UNGA-57: In December 2002, the 57th session of the UN General Assembly (UNGA-57) adopted resolution 57/262, in which the Assembly decided to convene an international meeting in 2004 to undertake a full and comprehensive review of the implementation of the BPOA, and welcomed the offer by the Government of Mauritius to host the meeting. The General Assembly also decided that the review should seek a renewed political commitment by all countries to, and should focus on, practical and pragmatic actions for the further implementation of the BPOA, including through the mobilization of resources and assistance for SIDS. The resolution further decided to convene regional preparatory meetings and an inter-regional preparatory meeting to undertake the review of the BPOA at the national, subregional and regional levels, and invited CSD-11 to consider its role in the review process.

CSD-11: During CSD-11, which convened in New York from 28 April to 9 May 2003, the Commission decided to undertake a three-day preparatory meeting during CSD-12 for an in-depth assessment and appraisal of the implementation of the BPOA, and finalize preparations for the IM, including its agenda.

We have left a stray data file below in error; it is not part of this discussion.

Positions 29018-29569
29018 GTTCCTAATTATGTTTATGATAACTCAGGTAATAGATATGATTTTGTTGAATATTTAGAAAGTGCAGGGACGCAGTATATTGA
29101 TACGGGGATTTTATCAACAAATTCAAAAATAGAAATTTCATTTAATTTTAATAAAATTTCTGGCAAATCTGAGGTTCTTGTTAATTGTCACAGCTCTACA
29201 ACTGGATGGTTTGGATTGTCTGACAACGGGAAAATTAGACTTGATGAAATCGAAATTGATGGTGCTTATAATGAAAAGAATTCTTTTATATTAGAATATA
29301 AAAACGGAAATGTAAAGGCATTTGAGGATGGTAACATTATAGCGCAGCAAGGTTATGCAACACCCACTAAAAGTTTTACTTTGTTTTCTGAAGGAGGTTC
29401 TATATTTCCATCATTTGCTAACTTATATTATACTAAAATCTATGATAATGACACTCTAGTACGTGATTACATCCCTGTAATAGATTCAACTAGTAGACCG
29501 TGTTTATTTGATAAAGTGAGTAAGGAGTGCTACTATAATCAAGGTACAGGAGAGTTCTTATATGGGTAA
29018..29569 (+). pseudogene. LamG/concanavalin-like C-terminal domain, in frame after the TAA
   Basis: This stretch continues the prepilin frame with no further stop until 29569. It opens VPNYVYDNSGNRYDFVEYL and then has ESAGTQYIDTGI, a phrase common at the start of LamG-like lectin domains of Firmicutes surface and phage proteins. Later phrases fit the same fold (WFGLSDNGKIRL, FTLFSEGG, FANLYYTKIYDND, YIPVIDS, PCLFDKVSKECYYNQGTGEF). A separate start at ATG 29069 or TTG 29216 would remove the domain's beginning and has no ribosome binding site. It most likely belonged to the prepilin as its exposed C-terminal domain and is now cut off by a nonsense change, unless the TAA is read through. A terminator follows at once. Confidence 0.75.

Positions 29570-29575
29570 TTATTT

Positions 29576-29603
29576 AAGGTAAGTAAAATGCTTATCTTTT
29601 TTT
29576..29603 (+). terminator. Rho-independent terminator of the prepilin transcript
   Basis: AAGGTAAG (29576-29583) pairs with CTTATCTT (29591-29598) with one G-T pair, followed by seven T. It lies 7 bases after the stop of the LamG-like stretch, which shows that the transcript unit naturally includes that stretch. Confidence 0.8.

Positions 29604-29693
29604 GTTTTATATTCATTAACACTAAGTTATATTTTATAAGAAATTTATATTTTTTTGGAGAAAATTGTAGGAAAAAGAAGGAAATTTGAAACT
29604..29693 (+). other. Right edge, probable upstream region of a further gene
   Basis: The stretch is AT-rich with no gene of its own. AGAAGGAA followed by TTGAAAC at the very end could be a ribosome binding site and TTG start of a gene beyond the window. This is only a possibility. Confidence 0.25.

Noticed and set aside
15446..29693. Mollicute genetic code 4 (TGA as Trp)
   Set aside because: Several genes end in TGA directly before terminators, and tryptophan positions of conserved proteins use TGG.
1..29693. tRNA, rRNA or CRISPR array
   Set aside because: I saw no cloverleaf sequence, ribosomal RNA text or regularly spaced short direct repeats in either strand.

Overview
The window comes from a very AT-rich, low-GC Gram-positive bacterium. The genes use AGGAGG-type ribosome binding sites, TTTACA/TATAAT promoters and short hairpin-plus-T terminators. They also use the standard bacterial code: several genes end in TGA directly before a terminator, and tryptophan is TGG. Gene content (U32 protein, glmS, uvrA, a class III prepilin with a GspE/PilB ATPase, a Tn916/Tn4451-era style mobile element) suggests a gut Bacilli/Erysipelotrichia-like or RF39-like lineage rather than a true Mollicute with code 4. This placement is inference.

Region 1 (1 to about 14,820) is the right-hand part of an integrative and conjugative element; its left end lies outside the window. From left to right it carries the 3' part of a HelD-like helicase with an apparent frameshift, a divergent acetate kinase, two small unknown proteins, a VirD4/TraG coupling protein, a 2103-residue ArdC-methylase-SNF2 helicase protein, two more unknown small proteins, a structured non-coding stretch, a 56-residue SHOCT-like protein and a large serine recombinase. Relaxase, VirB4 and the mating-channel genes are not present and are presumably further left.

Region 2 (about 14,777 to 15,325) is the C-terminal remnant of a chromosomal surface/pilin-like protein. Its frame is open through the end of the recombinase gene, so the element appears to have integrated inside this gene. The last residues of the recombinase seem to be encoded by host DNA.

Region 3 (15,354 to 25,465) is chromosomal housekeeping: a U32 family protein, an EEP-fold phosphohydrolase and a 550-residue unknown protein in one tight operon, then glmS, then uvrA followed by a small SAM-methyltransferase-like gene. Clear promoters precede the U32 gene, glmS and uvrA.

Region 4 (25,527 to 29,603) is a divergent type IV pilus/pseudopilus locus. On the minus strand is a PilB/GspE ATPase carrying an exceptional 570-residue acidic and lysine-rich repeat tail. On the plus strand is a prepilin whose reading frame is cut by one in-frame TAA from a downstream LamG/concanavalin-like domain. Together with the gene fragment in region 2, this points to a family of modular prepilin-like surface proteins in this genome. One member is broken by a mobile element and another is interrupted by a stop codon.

REGIONAL PREPARATORY MEETINGS: From August to October 2003, three regional preparatory meetings for the IM were held for the: Pacific SIDS (4-8 August, Apia, Samoa); Atlantic, Indian Ocean, Mediterranean and South China Sea (AIMS) SIDS (1-5 September, Praia, Cape Verde); and the Caribbean SIDS (6-10 October, Port of Spain, Trinidad and Tobago). Each of these meetings prepared regional positions, which were presented as Regional Synthesis Reports during the inter-regional preparatory meeting in the Bahamas in January 2004.

EXPERT MEETINGS: In preparation for the inter-regional meeting, four expert meetings were convened from July to December 2003. These meetings addressed: capacity building for renewable energy and energy efficiency; vulnerability of SIDS and enhancing resilience; waste management; and capacity building for sustainable development.

UNGA-58: In December 2003, the 58th session of the UN General Assembly (UNGA-58), in resolution 58/213, decided to convene the IM from 30 August to 3 September 2004 and approved the provisional rules of procedure of the meeting. In June 2004, the General Assembly, in resolution 58/213 B, decided to change the dates for the IM to 10-14 January 2005, with informal consultations to be held from 8-9 January, if deemed necessary.